Does Outdoor Temperature Impact Energy Management System (EMS) Payback?

(Part 4 of 5)

Energy management systems are an investment but they pay for themselves, typically within 2 – 4 years. EMS providers can calculate your project payback based on specific data.

We’ve already talked about  natural gas rateselectricity rates and unitary room controls with central controls.

This week we continue the discussion with temperature and “number of degree days”.

Temperature and the “Degree Days” Concept

Certainly your property’s outside annual temperature affects HVAC energy savings, thereby affecting project payback in the short term and utility costs in the long term. When the occupant feels comfortable enough with their surrounding temperature, there’s no need to “turn on the HVAC”.  Most of us are comfortable with indoor temperature ranging from the mid-sixties up to the low-seventies Fahrenheit.

When the occupants feel colder or hotter, they turn to their traditional thermostats and “crank it up or down”.  And the longer they continue to feel less-than-comfortable (both day and night), the longer they’ll keep their HVAC turned up or down, compared to the time when they did feel comfortable.  So, the higher or lower the temperature from when they were comfortable—and the longer they run their HVAC—results in the total amount of heating or cooling degree days used. It’s a simple concept – but very important to EMS payback.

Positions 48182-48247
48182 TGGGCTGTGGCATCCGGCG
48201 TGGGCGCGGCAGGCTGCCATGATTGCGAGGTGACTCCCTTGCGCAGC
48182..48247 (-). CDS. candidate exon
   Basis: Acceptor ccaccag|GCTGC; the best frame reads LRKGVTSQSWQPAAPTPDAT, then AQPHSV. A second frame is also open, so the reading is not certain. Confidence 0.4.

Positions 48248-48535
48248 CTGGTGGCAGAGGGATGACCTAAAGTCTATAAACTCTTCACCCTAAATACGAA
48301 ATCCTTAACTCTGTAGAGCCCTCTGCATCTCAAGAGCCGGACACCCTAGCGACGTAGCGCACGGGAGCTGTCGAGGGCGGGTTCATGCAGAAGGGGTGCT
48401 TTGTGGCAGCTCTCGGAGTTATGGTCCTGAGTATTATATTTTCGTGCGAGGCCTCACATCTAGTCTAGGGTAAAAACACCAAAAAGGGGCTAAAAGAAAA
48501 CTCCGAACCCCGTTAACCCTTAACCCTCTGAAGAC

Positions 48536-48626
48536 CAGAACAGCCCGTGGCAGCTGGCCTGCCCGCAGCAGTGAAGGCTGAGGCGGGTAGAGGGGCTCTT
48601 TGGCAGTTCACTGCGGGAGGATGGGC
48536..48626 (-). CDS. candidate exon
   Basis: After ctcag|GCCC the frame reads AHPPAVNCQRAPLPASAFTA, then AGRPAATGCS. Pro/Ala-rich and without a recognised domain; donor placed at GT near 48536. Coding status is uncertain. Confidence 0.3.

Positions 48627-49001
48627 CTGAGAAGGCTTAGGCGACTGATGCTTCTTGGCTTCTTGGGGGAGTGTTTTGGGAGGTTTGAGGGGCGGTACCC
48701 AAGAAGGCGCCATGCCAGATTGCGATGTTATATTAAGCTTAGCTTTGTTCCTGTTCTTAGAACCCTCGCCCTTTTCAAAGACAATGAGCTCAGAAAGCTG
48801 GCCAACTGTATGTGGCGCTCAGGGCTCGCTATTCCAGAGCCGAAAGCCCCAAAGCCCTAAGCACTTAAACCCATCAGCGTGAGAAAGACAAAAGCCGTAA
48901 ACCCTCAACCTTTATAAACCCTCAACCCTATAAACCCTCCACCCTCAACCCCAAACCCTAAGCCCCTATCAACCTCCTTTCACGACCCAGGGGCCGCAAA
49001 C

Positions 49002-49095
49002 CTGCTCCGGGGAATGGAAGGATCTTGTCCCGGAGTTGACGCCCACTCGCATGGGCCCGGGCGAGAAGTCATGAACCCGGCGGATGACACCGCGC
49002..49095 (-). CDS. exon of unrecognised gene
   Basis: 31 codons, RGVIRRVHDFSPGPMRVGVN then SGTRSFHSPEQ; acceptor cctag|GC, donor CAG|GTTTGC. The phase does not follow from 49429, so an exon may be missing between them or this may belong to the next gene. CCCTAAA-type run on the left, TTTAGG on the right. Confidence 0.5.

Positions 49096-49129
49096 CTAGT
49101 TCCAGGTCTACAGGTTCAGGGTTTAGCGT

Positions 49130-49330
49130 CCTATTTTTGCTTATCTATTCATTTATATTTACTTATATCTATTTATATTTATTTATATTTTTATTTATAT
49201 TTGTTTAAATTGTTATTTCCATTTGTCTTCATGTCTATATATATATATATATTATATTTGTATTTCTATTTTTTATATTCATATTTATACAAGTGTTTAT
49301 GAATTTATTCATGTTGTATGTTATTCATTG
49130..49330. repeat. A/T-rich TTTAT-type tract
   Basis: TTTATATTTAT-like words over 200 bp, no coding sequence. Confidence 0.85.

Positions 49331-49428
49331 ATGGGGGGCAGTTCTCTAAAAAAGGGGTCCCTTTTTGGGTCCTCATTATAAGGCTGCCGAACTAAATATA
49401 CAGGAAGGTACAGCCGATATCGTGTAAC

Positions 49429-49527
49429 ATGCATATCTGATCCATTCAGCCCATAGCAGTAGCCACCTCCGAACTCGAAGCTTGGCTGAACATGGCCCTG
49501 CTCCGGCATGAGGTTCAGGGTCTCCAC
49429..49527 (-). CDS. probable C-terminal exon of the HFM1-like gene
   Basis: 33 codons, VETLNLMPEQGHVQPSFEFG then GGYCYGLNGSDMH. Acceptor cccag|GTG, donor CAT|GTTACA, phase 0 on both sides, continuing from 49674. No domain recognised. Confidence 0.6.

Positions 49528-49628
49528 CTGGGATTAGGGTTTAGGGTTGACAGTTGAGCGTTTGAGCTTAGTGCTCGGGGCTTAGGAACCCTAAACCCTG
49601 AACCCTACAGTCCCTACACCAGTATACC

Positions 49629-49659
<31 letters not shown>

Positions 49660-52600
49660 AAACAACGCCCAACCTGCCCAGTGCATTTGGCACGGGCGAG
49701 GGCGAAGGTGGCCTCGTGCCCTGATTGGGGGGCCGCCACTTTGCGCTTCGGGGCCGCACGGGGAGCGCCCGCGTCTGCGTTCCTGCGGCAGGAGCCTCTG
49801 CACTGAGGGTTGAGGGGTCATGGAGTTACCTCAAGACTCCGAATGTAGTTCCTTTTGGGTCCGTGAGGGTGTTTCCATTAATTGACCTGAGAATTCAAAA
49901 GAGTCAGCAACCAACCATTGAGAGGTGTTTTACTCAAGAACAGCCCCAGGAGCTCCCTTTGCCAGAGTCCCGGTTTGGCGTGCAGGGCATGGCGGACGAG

65°has been widely accepted as a temperature people are comfortable without needing HVAC whatsoever.  

If the temperature is 65°F all day and night all year round, based on this definition of “degree days” they will need zero degree days of HVAC—forever. There is no energy savings possible, because their HVAC is not using any energy to begin with. 

But if their HVAC is lowered to 55°F in the summer and remains there all day long, then they had a 10 cooling degree day; their air conditioner is running all day. 

If their HVAC is raised to 75°F in the winter and remains there all day long, then they had a 10 heating degree day; their furnace is running all day long.

Bottom Line:

By reducing your heating and/or cooling degree days – such as not running the HVAC at all when you are not in the room – you are reducing your HVAC energy costs in direct proportion to the total amount of heating and cooling degrees days you don’t use.  The fewer degree days you use, the quicker the project payback, and the greater the stream of monetary savings long term.

Contact a Telkonet representative to learn more about how much an EMS can save YOU. sales@ or 888-703-9398.

And visit us next week when we continue our discussion of ROI on Energy Management Systems, and specifically about unitary PTACs versus central FCU’s, and occupancy-based energy management.